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What is/was your Kindergartner doing?

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My daughter is smart but I know there are many way beyond her. I'm curious, what was your kindergartner like? What did you focus on for school? If you could do something different,  what would it be?

 

My daughter just turned 6. She usually is reading 3rd grade books but she just recently read Harry Potter 2 and 3 on her own and loved every second of it. She reads several hours a day. She does some Abeka phonics workbooks because I like their emphasis on special sounds for sounding out new words but she probably doesn't need them. We're working through AAS2 and it is very simple but I like how it lays out the rules and takes very little time. I want to start a heavier focus on writing but I'm dragging my feet. I have the first IEW book, first language lessons, and evan moore daily 6 trait writing 1st grade but I just don't know where to start.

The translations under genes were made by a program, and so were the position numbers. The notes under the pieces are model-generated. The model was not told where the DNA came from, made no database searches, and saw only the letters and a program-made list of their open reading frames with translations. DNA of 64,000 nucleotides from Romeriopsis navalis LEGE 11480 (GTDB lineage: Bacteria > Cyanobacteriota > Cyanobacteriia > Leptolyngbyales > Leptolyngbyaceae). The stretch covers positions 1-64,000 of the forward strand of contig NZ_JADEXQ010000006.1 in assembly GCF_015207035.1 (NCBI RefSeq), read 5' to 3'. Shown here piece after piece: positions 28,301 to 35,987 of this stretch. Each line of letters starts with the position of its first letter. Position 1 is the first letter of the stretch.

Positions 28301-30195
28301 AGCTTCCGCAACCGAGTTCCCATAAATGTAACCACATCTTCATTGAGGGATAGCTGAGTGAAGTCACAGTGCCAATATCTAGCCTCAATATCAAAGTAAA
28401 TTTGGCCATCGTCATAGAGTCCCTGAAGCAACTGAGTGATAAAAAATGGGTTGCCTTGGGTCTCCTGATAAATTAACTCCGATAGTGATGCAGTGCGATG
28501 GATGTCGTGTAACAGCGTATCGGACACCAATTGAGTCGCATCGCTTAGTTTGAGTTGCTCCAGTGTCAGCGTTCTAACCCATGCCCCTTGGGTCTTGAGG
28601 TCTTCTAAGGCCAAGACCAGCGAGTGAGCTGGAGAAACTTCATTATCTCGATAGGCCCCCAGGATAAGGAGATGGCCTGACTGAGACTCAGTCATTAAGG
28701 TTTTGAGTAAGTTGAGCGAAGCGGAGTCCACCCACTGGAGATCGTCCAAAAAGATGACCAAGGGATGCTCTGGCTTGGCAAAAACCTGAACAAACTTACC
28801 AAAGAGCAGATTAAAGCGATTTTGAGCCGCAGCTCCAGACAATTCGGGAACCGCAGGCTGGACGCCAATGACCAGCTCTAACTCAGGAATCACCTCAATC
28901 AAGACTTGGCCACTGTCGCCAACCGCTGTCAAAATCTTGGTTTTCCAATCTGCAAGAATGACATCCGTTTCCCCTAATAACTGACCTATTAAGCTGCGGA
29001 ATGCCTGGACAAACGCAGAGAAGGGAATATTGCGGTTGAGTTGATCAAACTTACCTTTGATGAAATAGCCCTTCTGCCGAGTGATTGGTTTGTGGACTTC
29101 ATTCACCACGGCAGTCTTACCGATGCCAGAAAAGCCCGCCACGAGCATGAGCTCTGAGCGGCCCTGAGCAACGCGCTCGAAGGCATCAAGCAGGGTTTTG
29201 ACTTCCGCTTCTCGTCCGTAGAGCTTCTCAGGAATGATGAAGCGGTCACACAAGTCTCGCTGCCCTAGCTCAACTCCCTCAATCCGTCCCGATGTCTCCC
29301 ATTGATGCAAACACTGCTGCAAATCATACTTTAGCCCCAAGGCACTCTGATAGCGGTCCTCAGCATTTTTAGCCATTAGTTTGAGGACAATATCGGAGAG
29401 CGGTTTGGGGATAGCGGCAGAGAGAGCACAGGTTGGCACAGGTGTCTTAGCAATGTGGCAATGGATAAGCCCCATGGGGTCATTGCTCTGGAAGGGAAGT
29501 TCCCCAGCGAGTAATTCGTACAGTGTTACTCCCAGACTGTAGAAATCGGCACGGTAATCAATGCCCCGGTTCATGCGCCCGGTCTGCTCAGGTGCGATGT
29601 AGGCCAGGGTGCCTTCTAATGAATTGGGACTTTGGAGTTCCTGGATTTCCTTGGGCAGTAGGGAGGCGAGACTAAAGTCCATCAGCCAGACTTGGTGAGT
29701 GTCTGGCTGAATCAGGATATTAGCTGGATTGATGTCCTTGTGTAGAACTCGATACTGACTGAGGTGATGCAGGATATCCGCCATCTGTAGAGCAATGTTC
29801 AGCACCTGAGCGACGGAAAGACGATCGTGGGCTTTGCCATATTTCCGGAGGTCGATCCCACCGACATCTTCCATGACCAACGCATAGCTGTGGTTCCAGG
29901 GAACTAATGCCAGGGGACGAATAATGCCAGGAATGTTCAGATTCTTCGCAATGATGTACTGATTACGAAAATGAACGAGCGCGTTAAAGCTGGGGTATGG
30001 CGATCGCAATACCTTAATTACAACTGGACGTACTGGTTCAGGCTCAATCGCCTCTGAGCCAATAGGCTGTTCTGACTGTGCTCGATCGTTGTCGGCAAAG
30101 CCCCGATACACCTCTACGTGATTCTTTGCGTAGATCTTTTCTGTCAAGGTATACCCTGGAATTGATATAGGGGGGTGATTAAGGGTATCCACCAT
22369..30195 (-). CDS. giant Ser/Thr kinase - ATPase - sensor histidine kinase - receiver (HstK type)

For math she finished up singapore 1B and I have 2A to start but we're finishing the Intensive Practice for 1B first. It is easy peasy and I think I'm wasting my time. But we bought it and we're doing it. I have heard of kindergartners way ahead of this in math so I'm curious what the range is for others. I've considered starting BA soon, too. She uses mental math to do double digit addition and subtraction (not super fast though) and can tell time to the minute pretty accurately. She says she doesn't like to do math but its just the workbooks, she loves knowing how to do math. She is always counting out money and figuring out how much more she needs to save up for something and other things like that. Her brain is always working over time but she is not begging me for work or anything like that.